Jun 7, 2019
Your host, Dan Neumann, is going solo this episode to explore the topic of cognitive bias. It’s impossible for us to logically process every piece of information we receive, so our brain has come up with shortcuts — simpler ways of processing information. Though this can serve us really well, unfortunately, to process information rapidly our brain has developed biases.
Today Dan covers many of the common cognitive biases, why they’re evolutionary helpful, and how they can affect agile teams. He also provides examples and gives solutions on how to combat these biases in an agile team. Some of the biases he covers are the anchoring bias, optimism bias, availability bias, illusory superiority, attribution bias, and the Dunning-Kruger effect.
Tune in to discover the cognitive biases you may not even know you had and learn how to combat them!
What is cognitive bias?
An error in the way our brain processes information
It’s impossible for us to logically process every piece of information we receive, so our brain has come up with shortcuts; simpler ways of processing information
Our brain has developed biases in order to process information rapidly
Information biases: errors in the way we process information (includes: anchoring, optimism, and availability biases)
Ego biases: errors in the way we see ourselves (includes illusory superiority)
Anchoring bias (where an individual relies too heavily on an initial piece of information offered to make subsequent decisions)
Optimism bias (where we generally believe ourselves to be less prone to negative events)
Availability bias (where we judge how important or how likely something is by how easy it is to think of an example)
Illusory superiority (known as the “above average” bias; we consider ourselves)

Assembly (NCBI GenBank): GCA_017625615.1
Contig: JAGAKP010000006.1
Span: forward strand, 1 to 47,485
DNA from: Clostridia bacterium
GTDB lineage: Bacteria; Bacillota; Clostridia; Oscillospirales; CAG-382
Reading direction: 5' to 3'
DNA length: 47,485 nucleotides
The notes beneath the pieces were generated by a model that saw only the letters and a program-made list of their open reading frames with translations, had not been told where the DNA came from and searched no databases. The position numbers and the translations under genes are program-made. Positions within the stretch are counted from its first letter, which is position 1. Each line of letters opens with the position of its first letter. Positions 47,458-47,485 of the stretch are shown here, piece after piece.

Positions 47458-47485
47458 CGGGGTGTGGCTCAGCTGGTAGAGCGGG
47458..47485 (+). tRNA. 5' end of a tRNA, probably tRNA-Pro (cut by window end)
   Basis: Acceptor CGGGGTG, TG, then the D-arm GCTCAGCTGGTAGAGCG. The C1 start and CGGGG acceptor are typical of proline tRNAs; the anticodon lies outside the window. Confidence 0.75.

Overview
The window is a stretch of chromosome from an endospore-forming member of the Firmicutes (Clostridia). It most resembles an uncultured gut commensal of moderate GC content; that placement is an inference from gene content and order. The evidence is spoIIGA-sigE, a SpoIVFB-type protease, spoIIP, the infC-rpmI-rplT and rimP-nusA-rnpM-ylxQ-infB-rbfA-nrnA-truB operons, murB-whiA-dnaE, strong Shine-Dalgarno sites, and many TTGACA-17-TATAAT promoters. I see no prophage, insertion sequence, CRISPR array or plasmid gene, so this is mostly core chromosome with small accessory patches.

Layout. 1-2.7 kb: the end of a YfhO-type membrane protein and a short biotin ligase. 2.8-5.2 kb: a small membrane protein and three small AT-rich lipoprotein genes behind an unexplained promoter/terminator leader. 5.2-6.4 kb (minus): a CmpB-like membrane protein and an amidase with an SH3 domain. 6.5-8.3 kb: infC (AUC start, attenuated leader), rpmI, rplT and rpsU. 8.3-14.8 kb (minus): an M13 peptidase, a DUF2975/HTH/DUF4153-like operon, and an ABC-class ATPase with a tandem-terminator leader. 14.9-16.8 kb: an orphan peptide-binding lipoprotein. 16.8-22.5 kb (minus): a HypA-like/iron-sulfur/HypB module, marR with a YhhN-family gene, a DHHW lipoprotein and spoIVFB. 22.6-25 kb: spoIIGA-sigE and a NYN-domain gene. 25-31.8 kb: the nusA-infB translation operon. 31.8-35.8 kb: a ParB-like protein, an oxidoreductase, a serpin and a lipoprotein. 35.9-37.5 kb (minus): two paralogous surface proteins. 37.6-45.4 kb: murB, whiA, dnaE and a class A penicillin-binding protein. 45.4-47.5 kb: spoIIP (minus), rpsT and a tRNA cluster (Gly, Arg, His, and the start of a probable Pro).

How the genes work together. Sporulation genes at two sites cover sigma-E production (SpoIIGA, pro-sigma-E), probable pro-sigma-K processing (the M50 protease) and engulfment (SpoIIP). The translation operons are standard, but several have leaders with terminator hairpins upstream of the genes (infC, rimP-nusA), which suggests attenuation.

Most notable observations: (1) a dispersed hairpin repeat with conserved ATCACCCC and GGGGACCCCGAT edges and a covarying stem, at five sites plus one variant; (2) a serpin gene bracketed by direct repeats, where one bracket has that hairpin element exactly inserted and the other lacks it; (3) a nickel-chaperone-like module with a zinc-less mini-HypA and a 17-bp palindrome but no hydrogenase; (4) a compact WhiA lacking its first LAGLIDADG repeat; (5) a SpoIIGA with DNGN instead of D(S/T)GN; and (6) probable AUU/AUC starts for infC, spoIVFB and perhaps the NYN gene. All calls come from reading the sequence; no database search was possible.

Attribution bias (where we tend to attribute our own successes to our innate abilities and our failures to bad luck, and others’ successes to circumstance and failures to incompetence)
Dunning-Kruger effect (where unskilled people tend to be overconfident and overestimate their abilities and highly skilled people underestimate their abilities and become frustrated with others)
How do cognitive biases affect agile teams?
Anchoring bias over-weights the first piece of information presented
Under pressure, anchoring can become even more pronounced
Anchoring in a retrospective can lead the meeting to revolve around the first topic mentioned
Optimism bias isn’t so helpful in a complex adaptive system, building software, and working in teams
Availability bias can affect those design systems because when we’re not clear about the end user we’re targeting; we tend to use our own references
How to combat and moderate cognitive biases:
Combat anchoring with silent writing, planning poker, and by simply sleeping on it to remove the pressure
Combat optimism bias by processing more complex information using the “beyond budgeting” approach: estimate, budget, and the expected outcome
Combat optimism by considering the opposite, many alternatives, or alternative plausibility
Combat availability bias by really doing your research; be aware you’re most prone to recall your most recent or most memorable event and conduct experiments to prove or disprove your bias
Moderate ego bias by creating safety; model getting feedback, evaluate the work and not the individual, bring data, and broaden your perspective
Mentioned in this Episode:
Want to Learn More or Get in Touch?